Throughout California, native grasses have been, for the most part, replaced by exotic and frequently destructive grasses. Purple Needle Grass is a native grass that historically was found in grasslands, chaparral and oak woodlands from southern Baja to northern California. Where it once covered over 20 million acres, it is currently found on only about 100,000 acres. However, there is now a growing demand for it in restoration activities and the reseeding of burned areas. Purple Needle Grass grows in a variety of soil types, such as dry, clay soils and well-drained, rich soils.
Native grasses are very drought tolerant, limit erosion, and live for periods of over a century or more. Purple Needle Grass can also control nuisance weeds, and hence reduce the cost of labor and chemicals for that purpose. It can also help displace the very invasive yellow star thistle.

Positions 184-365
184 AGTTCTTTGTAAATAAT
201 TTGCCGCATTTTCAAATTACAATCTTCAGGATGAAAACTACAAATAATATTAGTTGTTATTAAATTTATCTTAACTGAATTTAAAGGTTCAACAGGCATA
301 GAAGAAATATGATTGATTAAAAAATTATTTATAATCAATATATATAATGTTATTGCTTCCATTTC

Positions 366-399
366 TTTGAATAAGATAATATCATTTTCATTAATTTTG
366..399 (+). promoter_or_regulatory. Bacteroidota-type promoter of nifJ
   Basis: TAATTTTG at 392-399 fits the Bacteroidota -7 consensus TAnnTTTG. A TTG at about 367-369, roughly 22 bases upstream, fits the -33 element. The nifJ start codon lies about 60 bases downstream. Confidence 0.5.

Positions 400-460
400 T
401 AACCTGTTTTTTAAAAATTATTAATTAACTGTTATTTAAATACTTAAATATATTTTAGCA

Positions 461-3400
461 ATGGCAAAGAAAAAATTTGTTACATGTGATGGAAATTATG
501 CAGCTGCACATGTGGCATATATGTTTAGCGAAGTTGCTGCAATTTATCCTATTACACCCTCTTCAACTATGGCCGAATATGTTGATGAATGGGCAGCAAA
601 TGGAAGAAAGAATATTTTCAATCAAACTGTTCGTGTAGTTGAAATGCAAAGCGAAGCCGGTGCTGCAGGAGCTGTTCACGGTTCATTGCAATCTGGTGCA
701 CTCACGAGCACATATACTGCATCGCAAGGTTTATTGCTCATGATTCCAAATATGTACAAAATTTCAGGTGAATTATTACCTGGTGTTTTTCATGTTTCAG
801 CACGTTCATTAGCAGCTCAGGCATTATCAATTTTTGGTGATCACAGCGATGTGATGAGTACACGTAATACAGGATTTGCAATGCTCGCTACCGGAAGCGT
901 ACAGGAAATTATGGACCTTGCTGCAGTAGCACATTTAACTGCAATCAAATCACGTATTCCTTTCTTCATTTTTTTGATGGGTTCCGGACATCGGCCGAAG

Purple Needle Grass has roots of up to sixteen feet long. These roots hold moisture, that not only sustains the plant in times of drought, but makes the plant slow to burn. Most of the leaves of the plant stay green during the year. Native herbivores use the leaves and roots as food.
While Purple Needle Grass is not suitable as a lawn grass because of the clumping nature of its growth, it can be used as a decorative grass.
Nasella pulchra is the botanical name of the plant. The Latin words “pulchra” and “nassa” mean beautiful and basket with a narrow neck, respectively.
The top and lower right photos were taken at Sedgwick Reserve on March 22, 2003.
The lower left is a close-up of Purple Needle Grass growing on More Mesa.
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